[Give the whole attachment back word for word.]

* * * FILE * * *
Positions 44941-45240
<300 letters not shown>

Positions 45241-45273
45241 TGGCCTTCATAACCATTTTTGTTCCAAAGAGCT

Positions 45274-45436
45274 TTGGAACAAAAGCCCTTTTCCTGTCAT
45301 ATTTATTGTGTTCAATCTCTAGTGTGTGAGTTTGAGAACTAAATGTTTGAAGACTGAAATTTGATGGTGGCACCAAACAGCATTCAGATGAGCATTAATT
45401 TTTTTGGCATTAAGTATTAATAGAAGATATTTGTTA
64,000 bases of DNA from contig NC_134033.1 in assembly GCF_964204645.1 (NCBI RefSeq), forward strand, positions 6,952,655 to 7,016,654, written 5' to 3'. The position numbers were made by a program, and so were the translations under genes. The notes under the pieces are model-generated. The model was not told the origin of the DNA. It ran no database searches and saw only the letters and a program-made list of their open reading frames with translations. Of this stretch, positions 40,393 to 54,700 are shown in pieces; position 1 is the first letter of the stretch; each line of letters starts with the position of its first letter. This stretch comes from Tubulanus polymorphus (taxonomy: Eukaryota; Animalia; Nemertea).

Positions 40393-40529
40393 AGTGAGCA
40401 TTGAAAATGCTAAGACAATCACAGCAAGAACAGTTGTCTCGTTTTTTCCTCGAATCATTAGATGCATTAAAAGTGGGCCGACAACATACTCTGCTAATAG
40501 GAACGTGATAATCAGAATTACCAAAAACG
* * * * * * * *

Positions 44941-45240
<300 letters not shown>

Positions 45241-45273
45241 TGGCCTTCATAACCATTTTTGTTCCAAAGAGCT

Positions 45274-45436
45274 TTGGAACAAAAGCCCTTTTCCTGTCAT
45301 ATTTATTGTGTTCAATCTCTAGTGTGTGAGTTTGAGAACTAAATGTTTGAAGACTGAAATTTGATGGTGGCACCAAACAGCATTCAGATGAGCATTAATT
45401 TTTTTGGCATTAAGTATTAATAGAAGATATTTGTTA
64,000 bases of DNA from contig NC_134033.1 in assembly GCF_964204645.1 (NCBI RefSeq), forward strand, positions 6,952,655 to 7,016,654, written 5' to 3'. The position numbers were made by a program, and so were the translations under genes. The notes under the pieces are model-generated. The model was not told the origin of the DNA. It ran no database searches and saw only the letters and a program-made list of their open reading frames with translations. Of this stretch, positions 40,393 to 54,700 are shown in pieces; position 1 is the first letter of the stretch; each line of letters starts with the position of its first letter. This stretch comes from Tubulanus polymorphus (taxonomy: Eukaryota; Animalia; Nemertea).

Positions 40393-40529
40393 AGTGAGCA
40401 TTGAAAATGCTAAGACAATCACAGCAAGAACAGTTGTCTCGTTTTTTCCTCGAATCATTAGATGCATTAAAAGTGGGCCGACAACATACTCTGCTAATAG
40501 GAACGTGATAATCAGAATTACCAAAAACG